One hundred and twenty-seven SNPs were used as AIMs from a set of 128 SNPs validated by Kosoy et al4 (the rs10954737 SNP is not present in the 1000 Genomes database). After merging 1000 Genomes with AMI data using PLINK version 1.90,5 we employed STRUCTURE software v. 2.3.4 (Pritchard et al6) running into ParallelStructure R package.7, 8 The parameters applied were 10 independent runs with 100 000 burn-in steps and 100 000 Markov chain Monte Carlo replicates assuming three ancestral populations (K=3) in admixture model, allele frequencies correlated and the parameter USEPOPINFO=1. CLUMPAK Server allowed us to generate bar plots, referring to individual and population ancestry proportions.9 We made two separated analyses: one using CEU, YRI and AMI as pseudoancestors and another using CEU, YRI and CHB.
The bar plot with the admixture estimate is shown in Figure 1 and the ancestry proportions for the CLM, MXL, PEL and PUR populations are displayed in Table 1. It is possible to observe a tendency towards increasing of Amerindian ancestry and a decreasing of European ancestry when the CHB population was used as proxy for Native American ancestors.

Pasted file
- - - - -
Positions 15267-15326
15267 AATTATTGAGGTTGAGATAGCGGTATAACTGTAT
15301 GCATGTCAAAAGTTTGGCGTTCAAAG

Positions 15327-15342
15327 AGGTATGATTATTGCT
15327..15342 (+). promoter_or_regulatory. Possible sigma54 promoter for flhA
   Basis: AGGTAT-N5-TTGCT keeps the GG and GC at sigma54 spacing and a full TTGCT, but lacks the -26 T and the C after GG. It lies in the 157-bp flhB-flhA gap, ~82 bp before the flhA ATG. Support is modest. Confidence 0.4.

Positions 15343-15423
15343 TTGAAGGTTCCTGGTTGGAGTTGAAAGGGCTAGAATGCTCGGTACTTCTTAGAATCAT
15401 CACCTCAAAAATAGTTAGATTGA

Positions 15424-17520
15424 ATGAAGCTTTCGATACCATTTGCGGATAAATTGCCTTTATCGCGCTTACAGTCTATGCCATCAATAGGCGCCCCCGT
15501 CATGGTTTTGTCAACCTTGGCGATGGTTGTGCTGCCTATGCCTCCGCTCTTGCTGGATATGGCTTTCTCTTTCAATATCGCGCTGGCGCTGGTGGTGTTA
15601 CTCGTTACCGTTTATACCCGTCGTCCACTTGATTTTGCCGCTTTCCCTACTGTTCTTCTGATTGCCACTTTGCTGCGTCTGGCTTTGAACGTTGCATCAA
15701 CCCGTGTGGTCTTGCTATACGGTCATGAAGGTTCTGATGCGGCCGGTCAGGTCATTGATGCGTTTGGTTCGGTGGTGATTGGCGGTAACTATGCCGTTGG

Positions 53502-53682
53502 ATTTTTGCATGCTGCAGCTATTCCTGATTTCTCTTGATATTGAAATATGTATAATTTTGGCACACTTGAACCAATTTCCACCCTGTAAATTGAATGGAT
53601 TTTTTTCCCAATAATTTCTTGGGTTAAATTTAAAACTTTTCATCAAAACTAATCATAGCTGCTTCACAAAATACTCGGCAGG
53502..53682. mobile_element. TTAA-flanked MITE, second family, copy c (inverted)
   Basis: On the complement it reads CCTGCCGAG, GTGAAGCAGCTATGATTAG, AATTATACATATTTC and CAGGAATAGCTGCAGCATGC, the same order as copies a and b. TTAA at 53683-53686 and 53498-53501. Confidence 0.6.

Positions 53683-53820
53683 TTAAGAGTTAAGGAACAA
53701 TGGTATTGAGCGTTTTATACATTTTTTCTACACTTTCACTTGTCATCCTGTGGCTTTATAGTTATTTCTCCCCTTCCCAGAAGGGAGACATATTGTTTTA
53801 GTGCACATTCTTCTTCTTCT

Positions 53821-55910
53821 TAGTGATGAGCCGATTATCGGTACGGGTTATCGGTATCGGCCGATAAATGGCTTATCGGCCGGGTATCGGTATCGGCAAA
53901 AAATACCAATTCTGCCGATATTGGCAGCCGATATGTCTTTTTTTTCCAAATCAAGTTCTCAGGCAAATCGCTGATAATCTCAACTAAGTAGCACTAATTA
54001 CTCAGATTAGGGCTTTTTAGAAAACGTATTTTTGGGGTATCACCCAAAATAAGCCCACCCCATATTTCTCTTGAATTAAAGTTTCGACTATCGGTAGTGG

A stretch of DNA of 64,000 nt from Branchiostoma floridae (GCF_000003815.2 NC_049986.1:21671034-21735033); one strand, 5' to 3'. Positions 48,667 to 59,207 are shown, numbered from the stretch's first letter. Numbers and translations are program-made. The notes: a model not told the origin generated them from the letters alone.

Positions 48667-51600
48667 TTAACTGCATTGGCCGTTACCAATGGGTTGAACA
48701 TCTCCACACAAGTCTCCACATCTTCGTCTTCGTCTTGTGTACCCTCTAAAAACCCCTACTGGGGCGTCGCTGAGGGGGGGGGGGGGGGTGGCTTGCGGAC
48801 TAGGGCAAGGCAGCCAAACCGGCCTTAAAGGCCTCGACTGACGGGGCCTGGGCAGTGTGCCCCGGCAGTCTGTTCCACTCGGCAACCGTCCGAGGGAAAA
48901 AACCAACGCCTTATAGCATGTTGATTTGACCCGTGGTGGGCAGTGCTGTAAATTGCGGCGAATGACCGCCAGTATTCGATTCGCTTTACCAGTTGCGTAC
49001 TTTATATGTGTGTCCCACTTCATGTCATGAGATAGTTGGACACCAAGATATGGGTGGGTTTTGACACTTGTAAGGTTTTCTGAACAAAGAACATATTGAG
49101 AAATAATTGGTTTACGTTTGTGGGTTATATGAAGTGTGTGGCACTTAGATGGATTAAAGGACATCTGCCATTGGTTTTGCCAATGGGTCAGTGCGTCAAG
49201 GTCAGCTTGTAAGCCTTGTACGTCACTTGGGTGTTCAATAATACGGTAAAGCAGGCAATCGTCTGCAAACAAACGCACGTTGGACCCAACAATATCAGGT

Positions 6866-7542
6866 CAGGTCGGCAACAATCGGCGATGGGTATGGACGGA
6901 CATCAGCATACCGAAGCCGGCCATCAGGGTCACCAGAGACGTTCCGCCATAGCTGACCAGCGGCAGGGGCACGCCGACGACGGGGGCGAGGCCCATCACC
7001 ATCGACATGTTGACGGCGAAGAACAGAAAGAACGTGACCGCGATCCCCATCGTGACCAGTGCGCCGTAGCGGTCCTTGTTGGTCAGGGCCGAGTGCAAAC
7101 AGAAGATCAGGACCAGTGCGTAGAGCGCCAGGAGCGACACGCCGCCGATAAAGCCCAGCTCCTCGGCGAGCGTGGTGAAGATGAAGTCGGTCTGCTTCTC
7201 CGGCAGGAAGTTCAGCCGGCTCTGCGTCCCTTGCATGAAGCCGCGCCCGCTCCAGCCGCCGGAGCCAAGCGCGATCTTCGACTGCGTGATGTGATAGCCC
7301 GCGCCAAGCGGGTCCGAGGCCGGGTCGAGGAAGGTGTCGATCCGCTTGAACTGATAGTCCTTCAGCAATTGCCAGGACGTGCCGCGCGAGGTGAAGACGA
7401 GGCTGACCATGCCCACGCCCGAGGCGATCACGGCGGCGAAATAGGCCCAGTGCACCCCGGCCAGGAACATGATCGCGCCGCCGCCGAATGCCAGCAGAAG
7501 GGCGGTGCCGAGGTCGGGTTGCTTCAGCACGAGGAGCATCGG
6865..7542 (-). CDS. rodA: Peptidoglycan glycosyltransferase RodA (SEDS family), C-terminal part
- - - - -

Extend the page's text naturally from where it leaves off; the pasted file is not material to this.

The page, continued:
In general, the results obtained using AMI pseudo-ancestors are more similar to those found in the literature, also when using AMI pseudo-ancestors in studies concerning populations from the same city such as CLM, MXL, PEL and PUR (Table 1). The results published by Magalhães da Silva et al1 predicted 54.7, 12.3 and 33% for EUR, AFR and CHB contributions, respectively, in a self-declared ‘white’ individuals from Fortaleza. Whereas in a study of Pena et al,10 using 40 validated AIMs, the authors found 75.8, 13.3 and 10.9% in a group of ‘white’ individuals from the same city. The same tendency for increased AMR contribution, using CHB as pseudo-ancestors, occurred when analyzing ‘brown’ individuals. Curiously, this tendency was not confirmed when the results of the population from Salvador are compared with the findings from the study of Pena et al.10